Serving Arizona State University Online Since 1995  Current Issue: Thursday, October 06, 2005



STUDENT MEDIA LINKS








SEARCH
FEATURES
LINKS

 

 

Extra Coverage: 'The children in my group were not as different as I expected'

 by Stephanie Berger
 published on Thursday, October 6, 2005

<em>Photo courtesy of Free Arts of Arizona</em><br>
Free Arts of Arizona is a non-profit organization that organizes art programs for children in the foster care system. Free Arts runs a day camp every summer to teach kids about different cultures. Here, one camper shows off his macaroni horse./issues/arts/694254
Photo courtesy of Free Arts of Arizona
Free Arts of Arizona is a non-profit organization that organizes art programs for children in the foster care system. Free Arts runs a day camp every summer to teach kids about different cultures. Here, one camper shows off his macaroni horse.
 

advertisement

A 15-year-old girl paints a long, white PVC pipe with pink and green stripes. She adds melted wax to the top and blows across it. She has created a didgeridoo, an Australian instrument that is usually made from wood hollowed out by termites.

The girl is a participant in Free Arts of Arizona's Multicultural Arts Camp, a weeklong program that immerses her in hip-hop dance, Japanese Taiko drumming and art projects from multiple cultures. But she is not like a typical girl attending a summer day camp.

When camp is over for the day, she will return to the residential treatment center where she is receiving counseling for drug addiction and alcoholism.

Free Arts of Arizona is a non-profit organization that provides art programs for children who come from treatment centers, group homes and shelters. Some of the children have been removed from their families due to abuse and neglect. Others still live with one parent in a domestic violence shelter or both parents in a homeless shelter.

All of them have experienced traumas that the average child has never faced. Free Arts of Arizona seeks to provide healing and growth through artistic outlets, with the belief that artistic expression can foster self-esteem, positive emotions and beneficial social skills.

I have volunteered at Free Arts' Multicultural Arts Camp during the past two summers.

The camp offers dance, music and art classes to children ages 12 to 17 for the first week, and ages 7 to 11 for the second. It serves more than 50 kids each week, with the children divided into teams based on their age group.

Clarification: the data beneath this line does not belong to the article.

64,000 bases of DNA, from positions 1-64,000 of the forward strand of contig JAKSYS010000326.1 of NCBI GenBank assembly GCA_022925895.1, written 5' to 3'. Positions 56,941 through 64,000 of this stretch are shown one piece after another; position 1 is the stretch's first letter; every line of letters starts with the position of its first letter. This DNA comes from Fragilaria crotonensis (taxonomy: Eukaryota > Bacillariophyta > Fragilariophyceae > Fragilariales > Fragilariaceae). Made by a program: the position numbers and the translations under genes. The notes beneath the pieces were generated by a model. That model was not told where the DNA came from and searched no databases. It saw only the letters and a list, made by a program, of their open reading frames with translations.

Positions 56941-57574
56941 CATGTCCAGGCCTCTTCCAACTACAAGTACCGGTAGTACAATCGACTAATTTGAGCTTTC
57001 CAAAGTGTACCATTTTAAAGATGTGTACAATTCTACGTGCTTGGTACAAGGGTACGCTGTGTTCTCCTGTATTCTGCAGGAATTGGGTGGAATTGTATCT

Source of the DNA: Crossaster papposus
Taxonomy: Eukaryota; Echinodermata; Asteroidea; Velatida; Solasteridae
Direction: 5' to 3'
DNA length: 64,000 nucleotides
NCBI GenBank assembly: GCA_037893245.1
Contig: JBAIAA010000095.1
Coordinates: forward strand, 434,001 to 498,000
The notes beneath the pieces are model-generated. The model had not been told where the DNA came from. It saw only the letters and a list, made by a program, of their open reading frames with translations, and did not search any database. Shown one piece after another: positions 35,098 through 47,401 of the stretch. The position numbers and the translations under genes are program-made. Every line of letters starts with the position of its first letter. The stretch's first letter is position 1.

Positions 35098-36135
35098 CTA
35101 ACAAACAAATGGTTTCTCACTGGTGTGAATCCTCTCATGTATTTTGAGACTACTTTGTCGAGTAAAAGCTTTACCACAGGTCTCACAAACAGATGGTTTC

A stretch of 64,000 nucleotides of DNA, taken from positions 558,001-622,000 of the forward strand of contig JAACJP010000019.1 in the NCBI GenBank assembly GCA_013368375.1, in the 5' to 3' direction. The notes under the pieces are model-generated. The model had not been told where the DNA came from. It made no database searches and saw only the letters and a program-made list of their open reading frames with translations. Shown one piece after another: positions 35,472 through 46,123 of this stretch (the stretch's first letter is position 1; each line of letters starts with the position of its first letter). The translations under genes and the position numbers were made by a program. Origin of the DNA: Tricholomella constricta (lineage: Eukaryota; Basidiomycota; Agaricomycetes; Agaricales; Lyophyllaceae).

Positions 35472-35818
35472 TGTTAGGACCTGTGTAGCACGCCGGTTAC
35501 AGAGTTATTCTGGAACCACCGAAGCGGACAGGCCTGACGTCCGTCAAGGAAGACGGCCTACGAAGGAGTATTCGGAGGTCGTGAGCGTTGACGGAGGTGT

This past summer, I was a volunteer for the yellow group. My group had 15-year-olds the first week and 8-year-olds the second.

The children in my group were not as different as I expected. Just like most kids, some of them are hyperactive, some are shy. Some don't want to try anything without watching the other kids in their group do it first, while others plunge right into activities.

The difference is that to these children camp provides a level of attention that they don't normally receive. These kids are thrilled to have the choice of an orange marker over a blue marker, because at home, they don't have the opportunity to make their own decisions.

Some of these kids have never had anyone care enough about them to give them the one-on-one attention they need to thrive.

Free Arts gives these children the opportunity to express themselves. Whether it's coloring black spots on a 3-D poster board puppy, or learning a simple, choreographed dance, Free Arts gives them a chance to see that they are creative individuals who deserve the respect and recognition of others.

I can only hope that over time this message stays with these children through whatever difficult experiences they encounter.

Reach the reporter at stephanie.m.berger@asu.edu.



Print This Story, click here

Sponsors
RC Helicopters


Copyright 2001-06, ASU Web Devil. All rights reserved. No reprints without permission.

Online Editor In Chief: Jolie McCullough | Online Adviser: Jason Manning | Technical Contact: Jason Wulf

Contact Info | Privacy Policy